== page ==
How Can I Use Instagram to Create Unique Images and Generate Traffic?
Image is Everything
We are all aware of the importance of eye-catching and relevant images for our articles, to attact views, illustrate a point, keep the reader engaged, and to provide additional SEO benefits.
All too often we see the same old images dragged down from Google and bolted onto a page with little or no thought, which is an instant turn-off for readers as it shows a lack of imagination, and suggests (rightly or wrongly) that perhaps the copy may not be that unique either.
The alternative's seem daunting - finding a subject, taking pictures, downloading onto a PC, using complicated editing software to process the images - it's no wonder that people take the easy route and look up an image using Google.
I will let you into a little secret. We may not all be budding amateur photographers or graphic artists, but with a little bit of thought, an iPhone and an app called Instagram, we can all create some striking and unique images that will perfectly complement the lovingly crafted words in our hubs, and without complex and time consuming software.
In this article I will be discussing how Instagram works, and you can use to it to quickly and easily create unique images to attract new readers to your online content.
Consider these Examples
In a single article I am not going to turn you into an award winning photographer, and I'm no professional snapper myself. But that's the point, we all know what "good" and "interesting" look like in a picture, and I have a few ideas on where to start.
Consider an appropriate image to accompany an article on "time management". You have selected the obvious image of a clock (you could have picked a diary or a calendar), and even gone to the trouble of taking an original picture. There are 2 examples of a clock to the right, a standard photo taken with an iphone, and a photo taken and manipulated with Instagram.
Which one is the more engaging, more dramatic? Which one makes you think that the author has taken time to create this article, rather than just throwing it together? Which image is more intriguing, and makes you want to find out more?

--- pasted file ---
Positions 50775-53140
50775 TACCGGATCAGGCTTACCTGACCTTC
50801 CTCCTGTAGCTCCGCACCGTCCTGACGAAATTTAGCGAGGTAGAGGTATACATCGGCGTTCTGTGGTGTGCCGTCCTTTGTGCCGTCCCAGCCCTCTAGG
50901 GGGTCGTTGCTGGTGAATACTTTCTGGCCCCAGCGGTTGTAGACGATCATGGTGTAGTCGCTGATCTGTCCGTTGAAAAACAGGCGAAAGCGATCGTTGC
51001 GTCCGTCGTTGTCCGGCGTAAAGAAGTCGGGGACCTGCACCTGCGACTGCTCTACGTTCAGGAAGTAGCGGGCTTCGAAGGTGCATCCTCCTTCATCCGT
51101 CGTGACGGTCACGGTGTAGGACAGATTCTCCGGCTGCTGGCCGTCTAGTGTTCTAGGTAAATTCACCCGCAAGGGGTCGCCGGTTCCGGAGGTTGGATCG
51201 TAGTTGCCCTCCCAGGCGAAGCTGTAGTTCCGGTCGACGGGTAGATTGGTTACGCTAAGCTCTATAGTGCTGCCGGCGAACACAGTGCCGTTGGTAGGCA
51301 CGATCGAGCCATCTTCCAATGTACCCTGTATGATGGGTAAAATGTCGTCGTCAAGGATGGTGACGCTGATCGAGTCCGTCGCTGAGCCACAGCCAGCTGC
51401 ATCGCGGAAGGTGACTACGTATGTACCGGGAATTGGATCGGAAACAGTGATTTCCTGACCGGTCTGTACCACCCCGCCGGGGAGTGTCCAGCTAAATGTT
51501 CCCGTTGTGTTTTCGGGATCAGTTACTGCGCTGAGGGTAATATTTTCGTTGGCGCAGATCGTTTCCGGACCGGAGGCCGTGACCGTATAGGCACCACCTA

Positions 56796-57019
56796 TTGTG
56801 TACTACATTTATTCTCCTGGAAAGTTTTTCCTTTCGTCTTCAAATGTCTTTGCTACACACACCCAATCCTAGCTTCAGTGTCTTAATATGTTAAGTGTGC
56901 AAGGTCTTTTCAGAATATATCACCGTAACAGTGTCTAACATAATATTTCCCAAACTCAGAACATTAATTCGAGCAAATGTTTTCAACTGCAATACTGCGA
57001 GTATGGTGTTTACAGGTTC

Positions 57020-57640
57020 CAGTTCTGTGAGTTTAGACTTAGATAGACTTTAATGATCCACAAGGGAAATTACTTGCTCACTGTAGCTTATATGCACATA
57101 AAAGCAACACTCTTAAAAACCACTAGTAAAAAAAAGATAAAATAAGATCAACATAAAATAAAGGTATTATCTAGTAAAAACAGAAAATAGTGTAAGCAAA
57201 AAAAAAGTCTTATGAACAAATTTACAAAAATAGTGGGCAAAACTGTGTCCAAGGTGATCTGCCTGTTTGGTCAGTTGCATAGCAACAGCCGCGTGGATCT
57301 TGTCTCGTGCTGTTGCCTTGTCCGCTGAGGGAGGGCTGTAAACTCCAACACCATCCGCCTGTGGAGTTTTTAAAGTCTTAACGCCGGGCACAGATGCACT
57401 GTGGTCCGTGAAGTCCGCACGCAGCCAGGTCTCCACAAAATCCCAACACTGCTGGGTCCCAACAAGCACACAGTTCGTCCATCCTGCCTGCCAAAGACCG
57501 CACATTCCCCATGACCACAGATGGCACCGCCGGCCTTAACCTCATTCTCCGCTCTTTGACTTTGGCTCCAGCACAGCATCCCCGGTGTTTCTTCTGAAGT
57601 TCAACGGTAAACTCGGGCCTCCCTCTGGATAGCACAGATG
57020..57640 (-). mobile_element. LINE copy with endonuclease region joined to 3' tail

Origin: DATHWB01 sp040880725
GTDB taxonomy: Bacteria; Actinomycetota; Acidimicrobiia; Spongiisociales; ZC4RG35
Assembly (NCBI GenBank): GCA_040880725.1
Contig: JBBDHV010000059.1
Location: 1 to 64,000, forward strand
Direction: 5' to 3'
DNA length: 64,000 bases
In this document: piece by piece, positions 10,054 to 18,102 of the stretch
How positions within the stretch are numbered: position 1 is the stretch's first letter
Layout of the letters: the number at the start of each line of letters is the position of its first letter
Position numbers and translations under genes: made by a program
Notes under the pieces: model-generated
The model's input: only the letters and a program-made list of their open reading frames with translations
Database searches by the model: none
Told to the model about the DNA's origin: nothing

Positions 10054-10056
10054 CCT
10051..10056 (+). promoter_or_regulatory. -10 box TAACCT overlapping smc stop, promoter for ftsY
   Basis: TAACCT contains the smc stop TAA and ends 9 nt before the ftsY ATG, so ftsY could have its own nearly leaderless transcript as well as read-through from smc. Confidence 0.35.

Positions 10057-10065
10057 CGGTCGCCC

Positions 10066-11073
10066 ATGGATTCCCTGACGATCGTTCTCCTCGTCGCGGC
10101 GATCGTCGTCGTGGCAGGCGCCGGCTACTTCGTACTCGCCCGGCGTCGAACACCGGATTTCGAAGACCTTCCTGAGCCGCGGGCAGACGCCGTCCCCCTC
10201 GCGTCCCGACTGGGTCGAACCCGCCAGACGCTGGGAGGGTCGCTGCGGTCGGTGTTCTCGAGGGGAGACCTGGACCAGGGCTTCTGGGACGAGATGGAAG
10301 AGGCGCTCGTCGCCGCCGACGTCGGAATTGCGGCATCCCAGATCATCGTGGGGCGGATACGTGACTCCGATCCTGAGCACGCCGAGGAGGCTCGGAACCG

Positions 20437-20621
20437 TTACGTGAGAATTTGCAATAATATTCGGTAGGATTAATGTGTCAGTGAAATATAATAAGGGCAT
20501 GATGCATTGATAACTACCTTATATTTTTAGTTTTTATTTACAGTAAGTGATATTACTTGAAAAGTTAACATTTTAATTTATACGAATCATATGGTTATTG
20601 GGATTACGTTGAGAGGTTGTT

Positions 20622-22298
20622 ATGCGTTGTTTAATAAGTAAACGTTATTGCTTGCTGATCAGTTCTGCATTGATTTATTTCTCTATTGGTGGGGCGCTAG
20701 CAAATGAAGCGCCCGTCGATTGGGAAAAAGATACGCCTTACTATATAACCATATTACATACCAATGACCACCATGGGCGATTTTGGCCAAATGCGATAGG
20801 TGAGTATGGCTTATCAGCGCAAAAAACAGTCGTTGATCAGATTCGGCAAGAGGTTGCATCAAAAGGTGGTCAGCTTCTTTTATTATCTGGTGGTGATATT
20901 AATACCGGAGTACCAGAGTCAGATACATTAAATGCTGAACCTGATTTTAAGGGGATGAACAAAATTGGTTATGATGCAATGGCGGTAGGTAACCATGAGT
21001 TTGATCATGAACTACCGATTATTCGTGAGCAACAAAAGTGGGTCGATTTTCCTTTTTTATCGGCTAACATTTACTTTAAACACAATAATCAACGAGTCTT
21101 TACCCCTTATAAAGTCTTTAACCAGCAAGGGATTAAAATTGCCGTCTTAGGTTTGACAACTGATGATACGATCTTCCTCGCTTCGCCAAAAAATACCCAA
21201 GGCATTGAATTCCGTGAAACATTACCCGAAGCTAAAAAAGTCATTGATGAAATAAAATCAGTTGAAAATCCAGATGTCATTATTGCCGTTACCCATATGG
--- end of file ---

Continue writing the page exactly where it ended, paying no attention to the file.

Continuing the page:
Hopefully the examples will be enough of an incentive to read on and understand how you can achieve the same effect with your images, without the need to use complicated, expensive and time consuming photo manipulation software.
Which picture do you think is more "engaging"?
Download Instagram to Your iPhone
To start you will need an iPhone with a working camera, with the latest copy of the Instagram app downloaded. Follow the step by step instructions the first time you use the app to set up your free Instagram account.
Instagram is different to photo sharing applications such as Flickr, in that it has no online platform that is used to showcase your pictures, it is an entirely "social" application that uses existing platforms such as Facebook and Twitter to share your images. You can share a single image with someone using and Instagram URL, but this is a static page, and not the real value of Instagram. The pictures you take and edit can be downloaded to your iPhone, and easily transferred to your PC or Mac ready for use in your articles, without no further editing required.
During the setup process you will be given the option of using your existing social media accounts to share the images that you create, so feel free to add these logins as well, as this is an additional way of sharing your photo’s direct from your iPhone and gaining potential new visitors to your articles.
Once the app is configured with your new Instagram account you are ready to go.
Selecting Your Subject
The above example of an article on timekeeping had an obvious subject, if you want to write an article about a physical object, then you just need to find an original example of that object. Other subjects may require a bit more thought.
For a travel article, the obvious choice is a landmark associated with that place, and this might be the subject for your photo. Remember Instagram can use existing photos on your iPhone, so if you have digital images from a previous trip, you can use them as the basis for your Instagram. If you want to be a bit more subtle you could take a picture of a signpost, a map, a flag, something that is indirectly related to that location.
Instagrams to illustrate feelings and other abstract concepts are more tricky. Think of an image or an object that is associated with that feeling or concept. Happiness and sadness can be associated with good or bad weather, loneliness could be a solitary figure, optimism a group of college students. Hunger could be an empty plate, greed could be an overflowing wallet, don’t worry too much about clichés as long as the image is your own. You can put a unique spin on the image using Instagram later that will ensure it is still engaging.